His love interest has more to do this time around, and Carlyss Peer provides warm, clear-voiced support as capable and independent-minded producer Rita. She's gifted a cracking number by Minchin that explores the inherent contradictions of 21st-century romance - women rebelling against Barbies and fairy tales, demanding respect and equality, yet conditioned to crave a strong prince sweeping them off their feet.
The ensemble otherwise operates as a unit, with multiple characters sketched in, though there are spotlight moments: Andrew Langtree's Ned revealing the poignant truth behind his insurance patter, and Georgina Hagen beginning the second act with a riotously meta song about her role as a diversion on some man's journey and the burden of the male gaze (Olympics commentators: take note).
There are more Minchin touches in a merciless dissection of alternative medicine - a familiar target from his beat poem "Storm" - and thoughtful exploration of depression and despair. Phil may be gifted with godlike power (becoming a "forecaster" in more ways than one), but it's the small acts of courage that take real strength: finding the will to get up in the morning and face every day, even when your choices are limited.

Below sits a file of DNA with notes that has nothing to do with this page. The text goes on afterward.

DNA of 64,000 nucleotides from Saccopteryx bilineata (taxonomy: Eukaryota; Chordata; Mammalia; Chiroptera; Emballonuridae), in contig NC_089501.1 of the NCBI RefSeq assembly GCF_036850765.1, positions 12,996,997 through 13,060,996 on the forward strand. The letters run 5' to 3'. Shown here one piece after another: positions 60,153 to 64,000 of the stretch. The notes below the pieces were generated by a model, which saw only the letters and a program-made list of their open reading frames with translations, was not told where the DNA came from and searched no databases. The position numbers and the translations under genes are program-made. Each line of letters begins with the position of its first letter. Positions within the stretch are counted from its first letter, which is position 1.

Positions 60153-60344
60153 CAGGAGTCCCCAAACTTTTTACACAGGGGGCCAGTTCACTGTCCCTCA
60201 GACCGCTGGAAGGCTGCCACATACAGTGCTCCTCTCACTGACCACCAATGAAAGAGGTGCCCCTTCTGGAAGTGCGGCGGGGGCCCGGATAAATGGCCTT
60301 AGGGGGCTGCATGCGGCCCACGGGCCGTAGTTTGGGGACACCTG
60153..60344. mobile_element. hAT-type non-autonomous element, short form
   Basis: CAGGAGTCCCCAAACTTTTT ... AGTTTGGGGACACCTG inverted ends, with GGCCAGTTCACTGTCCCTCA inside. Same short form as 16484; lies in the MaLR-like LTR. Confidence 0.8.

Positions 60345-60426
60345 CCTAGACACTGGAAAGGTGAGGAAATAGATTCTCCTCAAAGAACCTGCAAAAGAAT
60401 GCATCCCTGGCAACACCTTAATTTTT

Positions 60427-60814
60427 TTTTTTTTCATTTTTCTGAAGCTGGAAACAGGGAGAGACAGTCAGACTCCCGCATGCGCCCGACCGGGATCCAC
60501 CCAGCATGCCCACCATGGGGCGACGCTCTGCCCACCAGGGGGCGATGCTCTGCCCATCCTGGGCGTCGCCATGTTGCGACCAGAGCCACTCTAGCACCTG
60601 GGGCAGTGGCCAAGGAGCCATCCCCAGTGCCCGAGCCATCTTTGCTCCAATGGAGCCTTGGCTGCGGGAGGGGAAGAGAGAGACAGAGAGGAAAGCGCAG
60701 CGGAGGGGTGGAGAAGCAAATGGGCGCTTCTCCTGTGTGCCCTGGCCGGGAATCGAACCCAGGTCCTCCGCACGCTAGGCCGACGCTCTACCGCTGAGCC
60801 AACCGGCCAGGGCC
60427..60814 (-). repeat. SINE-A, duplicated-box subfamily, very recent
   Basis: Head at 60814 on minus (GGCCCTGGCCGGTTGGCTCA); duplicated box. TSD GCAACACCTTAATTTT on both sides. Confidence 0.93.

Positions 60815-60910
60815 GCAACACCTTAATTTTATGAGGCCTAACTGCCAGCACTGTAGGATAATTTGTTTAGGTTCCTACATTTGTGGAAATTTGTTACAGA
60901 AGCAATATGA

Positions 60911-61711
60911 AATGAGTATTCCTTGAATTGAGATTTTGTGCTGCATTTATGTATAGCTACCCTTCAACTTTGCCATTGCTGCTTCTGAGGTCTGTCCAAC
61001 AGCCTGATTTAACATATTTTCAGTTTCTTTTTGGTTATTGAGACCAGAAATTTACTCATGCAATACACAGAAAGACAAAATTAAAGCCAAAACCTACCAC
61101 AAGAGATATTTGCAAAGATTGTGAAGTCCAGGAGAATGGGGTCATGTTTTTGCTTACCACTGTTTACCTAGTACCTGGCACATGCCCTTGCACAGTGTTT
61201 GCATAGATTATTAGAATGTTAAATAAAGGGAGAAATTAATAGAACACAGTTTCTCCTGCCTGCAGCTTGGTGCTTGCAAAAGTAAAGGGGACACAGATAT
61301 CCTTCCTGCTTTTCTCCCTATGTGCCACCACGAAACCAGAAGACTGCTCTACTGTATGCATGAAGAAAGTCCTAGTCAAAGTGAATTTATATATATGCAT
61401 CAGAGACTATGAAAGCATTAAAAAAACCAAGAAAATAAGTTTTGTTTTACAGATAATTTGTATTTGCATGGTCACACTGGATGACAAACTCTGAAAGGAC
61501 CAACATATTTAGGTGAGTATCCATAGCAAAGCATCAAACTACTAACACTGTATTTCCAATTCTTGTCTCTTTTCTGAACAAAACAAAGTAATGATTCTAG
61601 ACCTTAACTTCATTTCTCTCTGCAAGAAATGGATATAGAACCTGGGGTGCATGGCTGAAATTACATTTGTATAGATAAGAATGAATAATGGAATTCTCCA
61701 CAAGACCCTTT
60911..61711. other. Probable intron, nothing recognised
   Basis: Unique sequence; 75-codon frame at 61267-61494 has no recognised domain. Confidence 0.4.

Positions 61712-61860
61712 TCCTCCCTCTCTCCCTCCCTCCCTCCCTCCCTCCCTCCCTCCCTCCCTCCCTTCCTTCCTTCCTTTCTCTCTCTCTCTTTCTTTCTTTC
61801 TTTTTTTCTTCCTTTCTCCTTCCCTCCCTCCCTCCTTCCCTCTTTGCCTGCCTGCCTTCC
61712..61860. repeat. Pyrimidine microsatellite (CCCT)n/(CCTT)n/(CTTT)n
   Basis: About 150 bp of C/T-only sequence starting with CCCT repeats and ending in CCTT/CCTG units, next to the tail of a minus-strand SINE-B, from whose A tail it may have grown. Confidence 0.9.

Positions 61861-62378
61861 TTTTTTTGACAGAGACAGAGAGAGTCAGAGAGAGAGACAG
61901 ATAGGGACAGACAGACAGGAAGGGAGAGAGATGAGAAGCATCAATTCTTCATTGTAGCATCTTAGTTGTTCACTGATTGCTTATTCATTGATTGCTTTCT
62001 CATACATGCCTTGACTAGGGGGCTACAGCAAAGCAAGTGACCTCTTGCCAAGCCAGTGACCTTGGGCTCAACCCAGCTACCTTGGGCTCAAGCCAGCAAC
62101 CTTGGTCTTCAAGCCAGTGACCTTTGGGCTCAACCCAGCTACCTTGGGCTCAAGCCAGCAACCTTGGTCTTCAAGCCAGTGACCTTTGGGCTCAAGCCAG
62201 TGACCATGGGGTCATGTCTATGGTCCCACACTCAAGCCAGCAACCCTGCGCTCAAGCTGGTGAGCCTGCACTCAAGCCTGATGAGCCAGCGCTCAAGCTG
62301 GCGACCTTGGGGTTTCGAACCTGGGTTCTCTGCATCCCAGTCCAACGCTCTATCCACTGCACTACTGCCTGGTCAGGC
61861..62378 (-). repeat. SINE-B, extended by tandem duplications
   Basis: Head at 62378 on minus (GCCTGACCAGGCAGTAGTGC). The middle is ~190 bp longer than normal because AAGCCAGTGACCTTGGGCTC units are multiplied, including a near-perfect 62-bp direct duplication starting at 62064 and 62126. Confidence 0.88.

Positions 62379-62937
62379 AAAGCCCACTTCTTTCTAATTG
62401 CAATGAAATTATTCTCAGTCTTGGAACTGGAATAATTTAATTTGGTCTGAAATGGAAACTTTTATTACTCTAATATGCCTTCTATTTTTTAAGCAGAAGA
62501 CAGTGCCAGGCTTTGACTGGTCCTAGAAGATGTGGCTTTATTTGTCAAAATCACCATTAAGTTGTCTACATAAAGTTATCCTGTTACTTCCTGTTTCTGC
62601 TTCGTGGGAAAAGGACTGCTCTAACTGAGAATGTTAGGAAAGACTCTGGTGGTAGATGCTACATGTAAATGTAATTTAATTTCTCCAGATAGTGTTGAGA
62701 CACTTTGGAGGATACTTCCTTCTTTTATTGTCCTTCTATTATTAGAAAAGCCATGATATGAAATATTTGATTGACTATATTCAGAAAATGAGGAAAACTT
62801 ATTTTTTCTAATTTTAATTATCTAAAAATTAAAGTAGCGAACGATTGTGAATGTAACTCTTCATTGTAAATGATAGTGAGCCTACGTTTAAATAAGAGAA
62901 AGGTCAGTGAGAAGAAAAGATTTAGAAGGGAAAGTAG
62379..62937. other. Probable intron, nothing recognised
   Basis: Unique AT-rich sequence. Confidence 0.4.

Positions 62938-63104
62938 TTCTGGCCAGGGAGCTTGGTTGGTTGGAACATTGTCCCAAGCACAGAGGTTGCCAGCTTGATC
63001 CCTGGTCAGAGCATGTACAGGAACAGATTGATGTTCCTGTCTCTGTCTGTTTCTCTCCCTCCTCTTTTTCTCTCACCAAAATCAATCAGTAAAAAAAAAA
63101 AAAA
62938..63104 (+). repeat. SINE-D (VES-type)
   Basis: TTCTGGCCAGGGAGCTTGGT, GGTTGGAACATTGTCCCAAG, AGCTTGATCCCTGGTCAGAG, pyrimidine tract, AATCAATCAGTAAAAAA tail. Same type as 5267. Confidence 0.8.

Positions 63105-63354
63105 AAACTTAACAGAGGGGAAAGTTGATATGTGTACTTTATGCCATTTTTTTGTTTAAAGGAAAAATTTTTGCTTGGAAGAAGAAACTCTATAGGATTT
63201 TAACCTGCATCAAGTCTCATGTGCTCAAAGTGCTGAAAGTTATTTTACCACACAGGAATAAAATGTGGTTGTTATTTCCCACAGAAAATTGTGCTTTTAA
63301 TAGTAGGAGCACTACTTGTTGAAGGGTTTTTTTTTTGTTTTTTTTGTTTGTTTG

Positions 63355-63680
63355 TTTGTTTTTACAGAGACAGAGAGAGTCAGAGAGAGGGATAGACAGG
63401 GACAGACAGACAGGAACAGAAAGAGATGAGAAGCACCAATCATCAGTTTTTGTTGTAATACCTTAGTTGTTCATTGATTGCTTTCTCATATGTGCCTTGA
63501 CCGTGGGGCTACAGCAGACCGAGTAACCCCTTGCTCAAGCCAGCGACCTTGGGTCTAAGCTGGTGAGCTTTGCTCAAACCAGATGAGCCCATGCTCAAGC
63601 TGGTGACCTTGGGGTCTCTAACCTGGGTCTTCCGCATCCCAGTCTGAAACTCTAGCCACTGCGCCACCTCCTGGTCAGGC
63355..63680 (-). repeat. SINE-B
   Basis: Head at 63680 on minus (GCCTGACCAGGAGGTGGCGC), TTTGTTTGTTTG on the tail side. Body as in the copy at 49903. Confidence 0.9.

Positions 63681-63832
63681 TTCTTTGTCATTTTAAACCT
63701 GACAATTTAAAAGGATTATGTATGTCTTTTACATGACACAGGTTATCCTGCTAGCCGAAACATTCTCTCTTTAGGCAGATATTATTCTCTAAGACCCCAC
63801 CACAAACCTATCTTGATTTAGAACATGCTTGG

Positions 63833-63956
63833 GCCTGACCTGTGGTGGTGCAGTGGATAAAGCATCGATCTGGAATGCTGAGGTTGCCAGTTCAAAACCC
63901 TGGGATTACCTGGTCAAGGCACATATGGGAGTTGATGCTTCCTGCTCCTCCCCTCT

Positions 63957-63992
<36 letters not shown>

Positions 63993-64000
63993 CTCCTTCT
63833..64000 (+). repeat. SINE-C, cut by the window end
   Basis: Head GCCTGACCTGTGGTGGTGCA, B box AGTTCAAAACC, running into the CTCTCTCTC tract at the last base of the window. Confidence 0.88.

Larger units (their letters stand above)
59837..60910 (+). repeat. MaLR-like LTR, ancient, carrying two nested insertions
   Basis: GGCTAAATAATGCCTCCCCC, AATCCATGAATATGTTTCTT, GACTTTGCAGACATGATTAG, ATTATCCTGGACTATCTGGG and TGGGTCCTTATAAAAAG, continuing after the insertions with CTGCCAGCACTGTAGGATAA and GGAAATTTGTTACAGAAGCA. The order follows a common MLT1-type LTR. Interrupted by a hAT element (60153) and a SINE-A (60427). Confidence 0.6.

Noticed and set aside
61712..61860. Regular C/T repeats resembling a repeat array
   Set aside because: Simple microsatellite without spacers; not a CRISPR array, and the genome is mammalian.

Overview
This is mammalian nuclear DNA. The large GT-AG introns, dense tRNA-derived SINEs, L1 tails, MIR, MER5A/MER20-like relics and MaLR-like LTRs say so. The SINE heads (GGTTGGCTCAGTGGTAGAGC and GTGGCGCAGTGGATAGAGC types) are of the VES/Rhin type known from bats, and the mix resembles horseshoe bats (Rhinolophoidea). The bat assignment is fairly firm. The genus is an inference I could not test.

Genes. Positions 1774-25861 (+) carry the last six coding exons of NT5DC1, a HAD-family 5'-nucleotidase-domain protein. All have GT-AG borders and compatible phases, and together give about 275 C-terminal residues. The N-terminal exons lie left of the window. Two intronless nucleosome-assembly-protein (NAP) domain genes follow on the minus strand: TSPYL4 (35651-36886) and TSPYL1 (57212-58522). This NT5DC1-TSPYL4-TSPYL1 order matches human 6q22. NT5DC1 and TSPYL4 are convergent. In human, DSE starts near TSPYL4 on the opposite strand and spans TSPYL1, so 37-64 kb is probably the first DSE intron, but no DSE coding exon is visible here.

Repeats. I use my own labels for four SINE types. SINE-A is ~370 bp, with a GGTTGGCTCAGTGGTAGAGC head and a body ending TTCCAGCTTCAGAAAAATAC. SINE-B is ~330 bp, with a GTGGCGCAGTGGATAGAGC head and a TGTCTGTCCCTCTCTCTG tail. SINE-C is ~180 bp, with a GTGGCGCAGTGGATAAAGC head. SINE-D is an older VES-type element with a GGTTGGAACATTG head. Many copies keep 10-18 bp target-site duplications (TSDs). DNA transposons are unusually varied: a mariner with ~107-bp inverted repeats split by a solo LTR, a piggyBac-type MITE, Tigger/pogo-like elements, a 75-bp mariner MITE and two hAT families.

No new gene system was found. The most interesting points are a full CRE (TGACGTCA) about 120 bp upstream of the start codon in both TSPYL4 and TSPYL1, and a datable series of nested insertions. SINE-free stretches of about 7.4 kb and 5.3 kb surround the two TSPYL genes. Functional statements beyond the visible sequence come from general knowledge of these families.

The quiet desperation of the small-town barflies, trapped by circumstance rather than magic, feels pertinent in the current political climate - Phil accidentally summing up their experience via his own: "What would you do if you were stuck in one place, and every day was exactly the same, and nothing you did mattered?" Resonant, too, is Phil's quest for peace via the surrender of egotistical self to community, and the townspeople's stoic faith in a brighter future, even if it takes a while to arrive.
Though sweet and hopeful, the climax steers clear of saccharine sentimentality. Love is the great redeemer, but it's a messy series of contradictions: found in specific details and a rush of feeling, in the accumulation of shared experiences and the shock of a world made fresh. It's a very Groundhog Day conclusion: that the evocation of the familiar can be the boldest thing of all.
Watch Tim Minchin's "Storm" below